WHILE A DIFFERENT formation and the introduction of new faces may have suggested a stylistic revolution was about to begin as Giovanni Trapattoni’s Ireland took on Serbia this evening, it soon became apparent such signs were illusory.
Long after several of the team’s critics had urged Trapattoni to do so, a 4-3-3/4-5-1 system was at last introduced. The results, however, were largely the same as before.
Despite the much-anticipated presence of James McCarthy in the centre of midfield, Ireland looked uninspired for the majority of the contest.
And while Trap may have surprised most commentators by opting to play with a lone frontman, this was still very much a typical Irish performance in essence.
Many of the Trapattoni hallmarks were in place – Ireland were, on the one hand, well-organised and tough to break down, but on the other, frustratingly unambitious and reluctant to get players forward in numbers.
The emphasis, as always, was on defensive solidity and preventing the opposition from attacking – playing with a significant degree of fear, in other words.
Yet there is scope for some optimism, amid a performance that even the most die-hard Irish fan will have found considerably unenthralling.
Aside from one moment in the first half where he struggled to clear a bouncing ball, Keiren Westwood had a satisfactory first game of the post-Given era.
And the makeshift defence in front of the Sunderland man also looked assured for the most part, with fans’ pet hate, Paul McShane, rarely putting a foot wrong.
The midfield, on the other hand, seemed less comfortable, as they struggled to adjust to their new individual roles.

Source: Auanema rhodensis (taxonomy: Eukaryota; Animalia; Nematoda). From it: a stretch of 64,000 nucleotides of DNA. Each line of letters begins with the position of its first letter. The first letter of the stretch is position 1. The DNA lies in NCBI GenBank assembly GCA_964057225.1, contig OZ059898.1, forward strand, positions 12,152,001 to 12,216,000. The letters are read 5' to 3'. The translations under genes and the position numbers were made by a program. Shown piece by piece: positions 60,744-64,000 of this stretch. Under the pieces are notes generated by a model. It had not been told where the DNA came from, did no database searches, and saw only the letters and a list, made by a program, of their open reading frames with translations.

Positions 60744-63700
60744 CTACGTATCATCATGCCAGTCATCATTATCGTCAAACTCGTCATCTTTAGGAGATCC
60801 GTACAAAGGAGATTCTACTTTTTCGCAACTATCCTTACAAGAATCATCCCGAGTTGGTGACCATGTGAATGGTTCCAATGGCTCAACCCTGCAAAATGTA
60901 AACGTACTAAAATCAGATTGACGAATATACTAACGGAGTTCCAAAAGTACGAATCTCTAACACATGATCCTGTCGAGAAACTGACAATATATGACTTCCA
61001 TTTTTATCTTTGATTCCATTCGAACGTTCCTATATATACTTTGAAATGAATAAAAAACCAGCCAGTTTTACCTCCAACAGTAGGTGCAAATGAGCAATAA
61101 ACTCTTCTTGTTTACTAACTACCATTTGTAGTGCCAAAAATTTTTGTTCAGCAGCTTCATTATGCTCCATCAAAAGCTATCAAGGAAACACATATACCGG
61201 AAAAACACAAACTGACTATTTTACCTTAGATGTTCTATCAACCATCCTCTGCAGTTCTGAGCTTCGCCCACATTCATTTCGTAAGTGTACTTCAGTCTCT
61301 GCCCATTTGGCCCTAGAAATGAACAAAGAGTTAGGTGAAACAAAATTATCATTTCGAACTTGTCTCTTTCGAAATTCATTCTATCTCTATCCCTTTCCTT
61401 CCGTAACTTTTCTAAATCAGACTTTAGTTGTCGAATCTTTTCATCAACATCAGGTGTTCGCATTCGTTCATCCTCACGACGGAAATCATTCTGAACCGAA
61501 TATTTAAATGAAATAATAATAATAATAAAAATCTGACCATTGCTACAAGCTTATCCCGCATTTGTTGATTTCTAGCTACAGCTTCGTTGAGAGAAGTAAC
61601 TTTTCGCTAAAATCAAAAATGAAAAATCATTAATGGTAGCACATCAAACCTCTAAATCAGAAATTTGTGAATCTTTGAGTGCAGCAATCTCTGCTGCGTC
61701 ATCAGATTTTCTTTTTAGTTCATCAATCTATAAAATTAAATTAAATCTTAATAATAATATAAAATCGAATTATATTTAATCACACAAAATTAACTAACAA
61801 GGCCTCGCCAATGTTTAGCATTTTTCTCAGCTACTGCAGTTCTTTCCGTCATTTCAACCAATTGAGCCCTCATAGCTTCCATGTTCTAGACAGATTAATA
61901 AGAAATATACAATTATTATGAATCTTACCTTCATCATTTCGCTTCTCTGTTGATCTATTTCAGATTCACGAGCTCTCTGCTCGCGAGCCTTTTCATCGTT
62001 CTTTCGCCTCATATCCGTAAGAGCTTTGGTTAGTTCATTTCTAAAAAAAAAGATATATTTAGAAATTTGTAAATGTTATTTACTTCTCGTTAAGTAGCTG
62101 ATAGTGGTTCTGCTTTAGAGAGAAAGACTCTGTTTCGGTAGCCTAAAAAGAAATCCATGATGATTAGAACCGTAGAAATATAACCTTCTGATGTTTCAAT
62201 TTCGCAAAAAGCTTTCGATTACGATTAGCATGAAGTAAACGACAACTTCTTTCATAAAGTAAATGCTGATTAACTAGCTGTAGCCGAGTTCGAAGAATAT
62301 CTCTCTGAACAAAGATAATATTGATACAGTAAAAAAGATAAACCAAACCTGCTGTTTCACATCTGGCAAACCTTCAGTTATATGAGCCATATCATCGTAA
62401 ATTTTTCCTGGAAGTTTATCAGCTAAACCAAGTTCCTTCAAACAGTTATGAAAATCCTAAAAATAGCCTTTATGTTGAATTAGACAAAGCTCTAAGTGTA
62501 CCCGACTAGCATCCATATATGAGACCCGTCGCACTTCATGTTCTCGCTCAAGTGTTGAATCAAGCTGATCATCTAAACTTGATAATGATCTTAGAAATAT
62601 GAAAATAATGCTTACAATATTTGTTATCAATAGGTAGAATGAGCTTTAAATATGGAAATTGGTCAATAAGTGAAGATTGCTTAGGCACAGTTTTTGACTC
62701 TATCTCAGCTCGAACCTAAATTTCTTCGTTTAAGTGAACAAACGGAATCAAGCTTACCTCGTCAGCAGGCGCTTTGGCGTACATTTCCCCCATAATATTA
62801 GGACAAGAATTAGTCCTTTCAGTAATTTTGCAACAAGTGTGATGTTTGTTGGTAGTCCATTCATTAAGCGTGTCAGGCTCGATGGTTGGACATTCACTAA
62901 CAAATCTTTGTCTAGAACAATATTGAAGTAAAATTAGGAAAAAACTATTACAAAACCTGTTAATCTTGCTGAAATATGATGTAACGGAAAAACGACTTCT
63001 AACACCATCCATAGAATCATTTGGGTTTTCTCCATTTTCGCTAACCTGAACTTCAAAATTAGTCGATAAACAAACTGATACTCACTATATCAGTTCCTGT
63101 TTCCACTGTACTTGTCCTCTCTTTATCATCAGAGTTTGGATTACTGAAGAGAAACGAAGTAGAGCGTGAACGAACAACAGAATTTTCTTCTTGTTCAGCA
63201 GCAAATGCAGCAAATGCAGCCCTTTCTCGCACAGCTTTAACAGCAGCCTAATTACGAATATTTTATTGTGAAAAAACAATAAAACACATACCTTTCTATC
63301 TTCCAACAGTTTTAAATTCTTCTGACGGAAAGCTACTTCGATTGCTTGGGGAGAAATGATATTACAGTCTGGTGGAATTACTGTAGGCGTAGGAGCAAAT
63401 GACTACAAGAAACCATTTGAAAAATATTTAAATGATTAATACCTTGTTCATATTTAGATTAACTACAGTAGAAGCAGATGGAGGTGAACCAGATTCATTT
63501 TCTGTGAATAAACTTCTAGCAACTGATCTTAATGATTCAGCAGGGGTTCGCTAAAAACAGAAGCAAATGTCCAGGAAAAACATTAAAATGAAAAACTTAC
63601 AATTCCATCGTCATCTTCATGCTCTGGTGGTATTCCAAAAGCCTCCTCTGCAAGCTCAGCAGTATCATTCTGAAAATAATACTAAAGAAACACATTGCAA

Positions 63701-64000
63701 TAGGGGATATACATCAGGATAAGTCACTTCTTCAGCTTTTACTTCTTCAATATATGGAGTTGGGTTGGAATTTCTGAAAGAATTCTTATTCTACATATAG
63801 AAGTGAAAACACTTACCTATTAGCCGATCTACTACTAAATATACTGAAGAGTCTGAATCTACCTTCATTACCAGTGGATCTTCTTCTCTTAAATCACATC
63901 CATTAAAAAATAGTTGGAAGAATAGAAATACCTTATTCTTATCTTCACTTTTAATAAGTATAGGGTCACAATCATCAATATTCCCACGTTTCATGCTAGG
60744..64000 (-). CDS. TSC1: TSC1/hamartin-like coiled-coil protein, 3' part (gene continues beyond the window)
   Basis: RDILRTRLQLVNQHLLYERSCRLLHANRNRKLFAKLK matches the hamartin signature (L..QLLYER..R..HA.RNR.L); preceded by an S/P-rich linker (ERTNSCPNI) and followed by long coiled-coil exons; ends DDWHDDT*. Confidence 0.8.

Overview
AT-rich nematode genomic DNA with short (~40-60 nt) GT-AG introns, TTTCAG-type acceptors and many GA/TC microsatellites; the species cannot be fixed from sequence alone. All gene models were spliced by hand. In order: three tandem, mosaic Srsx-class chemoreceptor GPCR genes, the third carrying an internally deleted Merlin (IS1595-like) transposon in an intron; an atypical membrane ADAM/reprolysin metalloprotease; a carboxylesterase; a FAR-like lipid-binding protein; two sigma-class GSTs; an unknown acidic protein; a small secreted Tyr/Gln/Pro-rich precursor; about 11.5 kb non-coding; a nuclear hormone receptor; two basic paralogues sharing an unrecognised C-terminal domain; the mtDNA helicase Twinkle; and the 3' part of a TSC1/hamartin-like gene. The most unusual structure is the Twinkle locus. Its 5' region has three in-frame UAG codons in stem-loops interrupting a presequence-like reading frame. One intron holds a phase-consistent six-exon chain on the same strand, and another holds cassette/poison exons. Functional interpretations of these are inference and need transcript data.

James McClean and Aiden McGeady, in particular, looked unsure of what was required of them at times. Yet, it is hardly a surprise, given that it is the first time Ireland have adopted this system under Trap, and in McClean’s case, the first time he has played in an unfamiliar central position at this level.
Other players, such as Simon Cox, Jon Walters and Glenn Whelan, worked extremely hard, but had very little to show for it ultimately.
Meanwhile, the question of where Ireland’s goals will come from in Robbie Keane’s absence remains a pertinent issue.
Yet though there may have been a sense of deja vu about tonight’s performance, Trapattoni has at least shown he is not as stubborn as some believed, given his willingness to depart from the traditional 4-4-2 formation.
Consequently, while the new style is hardly revolutionary just yet, the players will naturally take time to adjust to its demands.
And as a result, the hope remains that brighter, more enterprising days are to come for the Irish team. And that hope, for now, is enough.
Yet with the World Cup qualifiers fast approaching, it’s imperative that Ireland’s youngsters master this learning process promptly.